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Tomblin's education bill is on hold until Tuesday

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All the stakeholders involved in West Virginia's education reform seem to want to take the time to get things right.

Gov. Earl Ray Tomblin's education reform bill, Senate Bill 359, was expected to be voted out of the Senate Education Committee late March 7 after accepting a committee substitute to the bill with some changes to appease the bill's detractors.

The bill was first discussed in the committee Feb. 28, then twice March 5, with former teachers, business groups and teachers unions speaking for and against the massive measure.

Click here to read our coverage of the March 5 meetings.

Senate Education Committee Chairman Robert Plymale, D-Wayne, quickly adjourned the afternoon committee meeting March 7, and several committee members said the parties were still working on possible changes. The committee met again at 5 p.m. March 7, but only for Plymale to say he wanted to wait to move the strongest bill possible.

"What we've been doing, we've been working on language and drafting and working with the governor's office and other interested parties in trying to make sure that we craft a bill and get the changes we need to come out with a strong bill, as we've all been trying to do," Plymale said.

He said he did not feel comfortable with bringing the current language proposed for changing the bill in front of the full committee without fine-tuning it. The meeting was adjourned before 5:30 p.m.

The possible committee substitute had been discussed during the March 5 meeting, but had not been widely seen.

Plymale said the committee, Tomblin's office and education representatives would continue to work throughout the weekend to continue to come to agreements, and the committee would work with the bill again Tuesday, March 12.

Plymale said there are "many major issues in this bill," but he said Tomblin's bill was "very good" to start with.

"We're trying to come with the same parameters we've had in the bill, maybe with some different language, that still keeps it strong in many areas, but addressing the issues I think have been brought up in legitimate concerns and addressing those one by one," Plymale said when Sen. Clark Barnes, R-Randolph, asked Plymale how much work was left to get the bill to the point where it could be ready for a vote.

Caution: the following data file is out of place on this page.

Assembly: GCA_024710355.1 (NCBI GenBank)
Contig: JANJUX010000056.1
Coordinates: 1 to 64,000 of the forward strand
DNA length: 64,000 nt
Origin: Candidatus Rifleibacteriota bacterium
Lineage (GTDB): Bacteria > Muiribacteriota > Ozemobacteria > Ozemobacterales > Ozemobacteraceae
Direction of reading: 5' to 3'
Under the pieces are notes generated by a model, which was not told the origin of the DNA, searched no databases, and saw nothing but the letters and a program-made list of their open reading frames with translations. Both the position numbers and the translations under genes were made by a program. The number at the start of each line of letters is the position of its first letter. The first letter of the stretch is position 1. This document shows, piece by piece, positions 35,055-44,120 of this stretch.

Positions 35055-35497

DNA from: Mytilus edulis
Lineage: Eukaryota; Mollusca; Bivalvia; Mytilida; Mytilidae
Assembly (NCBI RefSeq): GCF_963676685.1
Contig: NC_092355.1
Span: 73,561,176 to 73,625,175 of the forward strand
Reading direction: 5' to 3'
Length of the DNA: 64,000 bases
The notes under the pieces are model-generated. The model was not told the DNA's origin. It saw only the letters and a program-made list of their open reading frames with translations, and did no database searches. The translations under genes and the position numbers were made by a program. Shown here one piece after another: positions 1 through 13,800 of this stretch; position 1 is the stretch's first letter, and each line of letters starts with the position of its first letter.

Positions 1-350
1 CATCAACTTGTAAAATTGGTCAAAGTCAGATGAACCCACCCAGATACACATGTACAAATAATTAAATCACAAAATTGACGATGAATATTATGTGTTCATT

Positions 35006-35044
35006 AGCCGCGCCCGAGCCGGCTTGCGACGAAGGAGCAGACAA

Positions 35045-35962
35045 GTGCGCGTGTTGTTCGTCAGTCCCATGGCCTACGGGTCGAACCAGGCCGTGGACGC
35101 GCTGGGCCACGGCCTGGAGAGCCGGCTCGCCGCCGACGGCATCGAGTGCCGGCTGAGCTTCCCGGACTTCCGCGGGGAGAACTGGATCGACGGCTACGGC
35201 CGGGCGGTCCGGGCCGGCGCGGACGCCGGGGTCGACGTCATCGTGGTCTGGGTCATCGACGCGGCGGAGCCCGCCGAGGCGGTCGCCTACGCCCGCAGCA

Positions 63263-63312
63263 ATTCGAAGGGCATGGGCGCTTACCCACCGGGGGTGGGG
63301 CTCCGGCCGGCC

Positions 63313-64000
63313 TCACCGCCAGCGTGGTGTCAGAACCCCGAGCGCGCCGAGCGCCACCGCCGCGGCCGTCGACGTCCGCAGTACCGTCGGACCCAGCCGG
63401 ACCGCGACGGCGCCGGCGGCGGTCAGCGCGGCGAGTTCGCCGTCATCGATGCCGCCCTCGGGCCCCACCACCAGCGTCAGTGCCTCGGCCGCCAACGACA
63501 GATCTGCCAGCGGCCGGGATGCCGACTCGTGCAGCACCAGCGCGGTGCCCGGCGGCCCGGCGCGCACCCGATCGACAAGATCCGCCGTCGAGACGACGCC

"I'd be crazy to state an amount," Plymale said. "I think we've worked through a majority of them, and we are getting pretty close to some consensus, but we're not there yet."

West Virginia Education Association President Dale Lee said he had several meetings with lawmakers and Tomblin's office March 7 to continue working on the areas of the bill his organization is troubled by: teacher hiring, a flexible school calendar, teacher planning periods and allowing the Teach for America organization into West Virginia.

"Our issues are teacher and service personnel issues with the caveat that we revolve it around the students," Lee said. "If you're going to make reform, it should be reform that makes sense."

Lee said he thought the groups had "made considerable ground already," and he pointed out that it is still quite early in the process of the bill becoming a law.

Once it is voted out of the Senate Education Committee, it still has to be discussed by the Senate Finance Committee, then the full Senate, and if it passes there, the process repeats in the House of Delegates.

Tomblin's Chief of Staff Rob Alsop said after the March 7 meeting that he was in "complete agreement" with Plymale's decision to take a few more days to work on the bill.

"There are a lot of issues where we made progress, but there are still a lot of issues where we still need work," Alsop said.

Alsop said they have been trying to work through several scenarios to "get it right" with teacher planning periods, and they continue to talk about alternative things such as Teach for America to get recent graduates in the classroom.

"We want to do that in the right way," Alsop said. "We've tried to listen a lot and make sure that happens."

Alsop said it's more a matter of clarifying language than making concessions.

"The fact that we're already talking about moving it through one of the major committees 24 days in … that's quite a feat for comprehensive legislation," Alsop said.

Alsop said on the House side, he knows Speaker Rick Thompson, D-Wayne, and other members of House leadership are "committed to getting a good education bill, and we're committed to working with them."

As for American Federation of Teachers-West Virginia President Judy Hale, she said they had been meeting "almost non-stop" with Tomblin's office and the Senate Education Committee staff. She agreed that all the parties had made "a great deal of progress."

"I'm very encouraged by the discussions we've had," she said. "It takes a long time to change the language, and it's a very complicated process."

Hale said they want a bill that is good for children, fair for teachers and everybody is a stakeholder in education.

"I'm not surprised that it's taking a long time," she said. "They have been very accessible.

"I feel very good about the progress that is being made."

Both the WVEA and the AFT-WV put out calls to action among their members to oppose the bill. Hale said when her members first saw the bill as it was introduced, they were upset "with good reason," because there were some things that would not work when put into practice and would not raise students' academic achievement.

"I think it gets better as we work through it," Hale said. "I think once we see the language, if the bill is what we hope it is, then I think people will be calmed."